A Recreational Wonderland
Lace-edged waves rolling in from the Pacific Ocean collapse into pounding surf, their base notes adding to the high-pitched shouts of kids exploring tide pools at Hug Point State Recreation Site, 7 miles south of the popular beach town of Cannon Beach, on Oregon’s North Coast.
A brief stroll north along the sand beach reveals yet another natural playground: A seasonal waterfall spilling over a bluff offers splashy fun for another set of youngsters. Just beyond, I’m attracted to the shade of a large sea cave. Toward the back, blue sky peeks through a “giant’s eye” hole with a massive log jammed through it: a reminder of the powerful waves that pummel the Oregon Coast. But the real attraction comes moments later, when my partner, Brian, and I clamber up onto a narrow, wave-splashed rock ledge hugging a bluff. Smooth ruts worn into the rock shelf are evidence of the bravery of stagecoach riders who once traveled this extreme coastal route at low tide. Hug Point—and nearby 2,484-acre Oswald West State Park—are among many fun wild spaces to explore in and around a string of towns along the spectacular Pacific Coast Scenic Byway, aka Highway 101.
The hamlet of Seaside, just a half-hour south of Astoria, is one of the first beach beauties you approach from the north. When you roll into Seaside, what you notice straight away is its carnival-style atmosphere, with a small, but colorful downtown designed for family fun. The sheer number of entertaining diversions here makes Seaside a West Coast Coney Island. Funland Seaside Arcade is the place to go for pinball machines and bumper cars; Seaside Carousel Mall has touristy shops and an indoor carousel. And at the town’s creature feature, the compact Seaside Aquarium, kidlets can feed harbor seals (above). In a more-natural vein, the 1.5-mile Promenade offers ocean views, and it’s a great introduction to the mighty Pacific: You can access the beach anywhere along it, to let your kids dig in the sand, look for sand dollars or race the waves.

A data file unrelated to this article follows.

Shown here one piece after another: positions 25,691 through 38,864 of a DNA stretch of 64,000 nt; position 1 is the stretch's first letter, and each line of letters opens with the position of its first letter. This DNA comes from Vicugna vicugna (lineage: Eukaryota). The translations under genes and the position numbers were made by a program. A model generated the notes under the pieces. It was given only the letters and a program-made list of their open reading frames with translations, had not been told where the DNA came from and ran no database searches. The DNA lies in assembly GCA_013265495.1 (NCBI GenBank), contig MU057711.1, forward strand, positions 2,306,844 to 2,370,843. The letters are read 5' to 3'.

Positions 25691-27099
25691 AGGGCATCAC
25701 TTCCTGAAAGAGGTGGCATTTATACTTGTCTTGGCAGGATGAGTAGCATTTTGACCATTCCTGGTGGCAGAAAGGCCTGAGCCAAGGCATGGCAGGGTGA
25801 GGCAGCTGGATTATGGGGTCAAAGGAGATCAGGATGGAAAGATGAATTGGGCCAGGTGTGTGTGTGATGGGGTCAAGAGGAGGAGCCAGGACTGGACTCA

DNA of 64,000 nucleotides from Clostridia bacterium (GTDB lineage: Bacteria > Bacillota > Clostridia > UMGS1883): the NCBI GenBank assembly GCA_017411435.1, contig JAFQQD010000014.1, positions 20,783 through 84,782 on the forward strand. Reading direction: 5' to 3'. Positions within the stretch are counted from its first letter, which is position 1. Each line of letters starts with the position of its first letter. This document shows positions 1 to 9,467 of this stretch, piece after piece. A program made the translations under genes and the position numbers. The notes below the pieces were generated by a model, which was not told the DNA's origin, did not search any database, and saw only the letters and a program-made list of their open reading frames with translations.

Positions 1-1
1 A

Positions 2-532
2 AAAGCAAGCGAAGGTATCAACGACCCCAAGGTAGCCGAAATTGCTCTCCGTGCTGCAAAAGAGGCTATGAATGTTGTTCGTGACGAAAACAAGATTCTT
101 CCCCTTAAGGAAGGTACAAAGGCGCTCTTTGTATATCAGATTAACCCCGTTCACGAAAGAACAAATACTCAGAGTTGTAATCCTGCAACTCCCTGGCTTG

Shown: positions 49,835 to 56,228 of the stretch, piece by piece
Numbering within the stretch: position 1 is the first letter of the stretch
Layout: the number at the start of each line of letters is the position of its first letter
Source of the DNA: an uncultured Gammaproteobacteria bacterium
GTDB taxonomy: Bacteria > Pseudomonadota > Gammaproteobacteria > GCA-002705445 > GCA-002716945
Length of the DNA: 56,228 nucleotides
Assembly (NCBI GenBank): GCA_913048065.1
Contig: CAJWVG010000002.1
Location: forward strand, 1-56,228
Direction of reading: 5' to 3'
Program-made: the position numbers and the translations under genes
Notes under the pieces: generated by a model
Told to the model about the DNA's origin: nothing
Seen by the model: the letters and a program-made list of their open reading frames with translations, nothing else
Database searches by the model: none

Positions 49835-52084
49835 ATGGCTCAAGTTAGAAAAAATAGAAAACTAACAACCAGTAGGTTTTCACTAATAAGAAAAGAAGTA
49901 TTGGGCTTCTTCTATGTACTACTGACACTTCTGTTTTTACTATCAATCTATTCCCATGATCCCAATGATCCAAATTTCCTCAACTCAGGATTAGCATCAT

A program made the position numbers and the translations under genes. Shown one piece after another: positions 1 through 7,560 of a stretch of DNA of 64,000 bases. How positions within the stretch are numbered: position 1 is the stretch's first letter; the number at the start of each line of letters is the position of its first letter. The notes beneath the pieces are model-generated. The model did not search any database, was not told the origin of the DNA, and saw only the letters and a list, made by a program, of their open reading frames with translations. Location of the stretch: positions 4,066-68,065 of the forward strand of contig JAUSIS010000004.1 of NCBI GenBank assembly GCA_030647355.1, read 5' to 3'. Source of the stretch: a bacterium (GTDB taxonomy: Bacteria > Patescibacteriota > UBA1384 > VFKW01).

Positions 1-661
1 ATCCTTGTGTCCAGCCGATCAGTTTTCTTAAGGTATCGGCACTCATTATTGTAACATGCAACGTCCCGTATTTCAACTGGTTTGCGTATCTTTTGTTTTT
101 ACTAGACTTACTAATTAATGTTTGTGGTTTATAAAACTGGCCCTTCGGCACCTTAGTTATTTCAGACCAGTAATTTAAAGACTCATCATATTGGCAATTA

Cannon Beach is undoubtedly the North Coast’s most iconic town, for good reason. The focal point of the broad, curving bay is Haystack Rock (shown at top), which, beyond being a great photo opp, has tide pools in the nooks and crannies around its base. Artists are drawn to the misty, watercolor seascapes of Cannon Beach, so it’s no surprise that the town is filled with art galleries of all sorts, from tourist magnets filled with knickknacks to those with more refined offerings. On the latter end of the spectrum, check out Cannon Beach Gallery, staffed by volunteers and showcasing works by locals; DragonFire Gallery, focusing on Pacific Northwest art; and Icefire Glassworks, which has been exhibiting glass art for more than 45 years. When it’s time to dine, Sweet Basil’s Café, in an easy-to-miss, low-slung building at the entrance to town, uses natural and organic ingredients to craft dishes ranging from shrimp Creole to crab-stuffed Portobello mushrooms. At the opposite end of town, Newmans at 988, an intimate, fine-dining restaurant inside a quaint yellow house, marries French and Italian foods with Northwest ingredients. If you’re an oenophile, be sure to visit The Wine Shack, where you can chat with Steve, the friendly owner, and find a new favorite (the shop stocks about 60 different variations of Oregon pinot noir) to enjoy back at your lodging, or take home as a souvenir.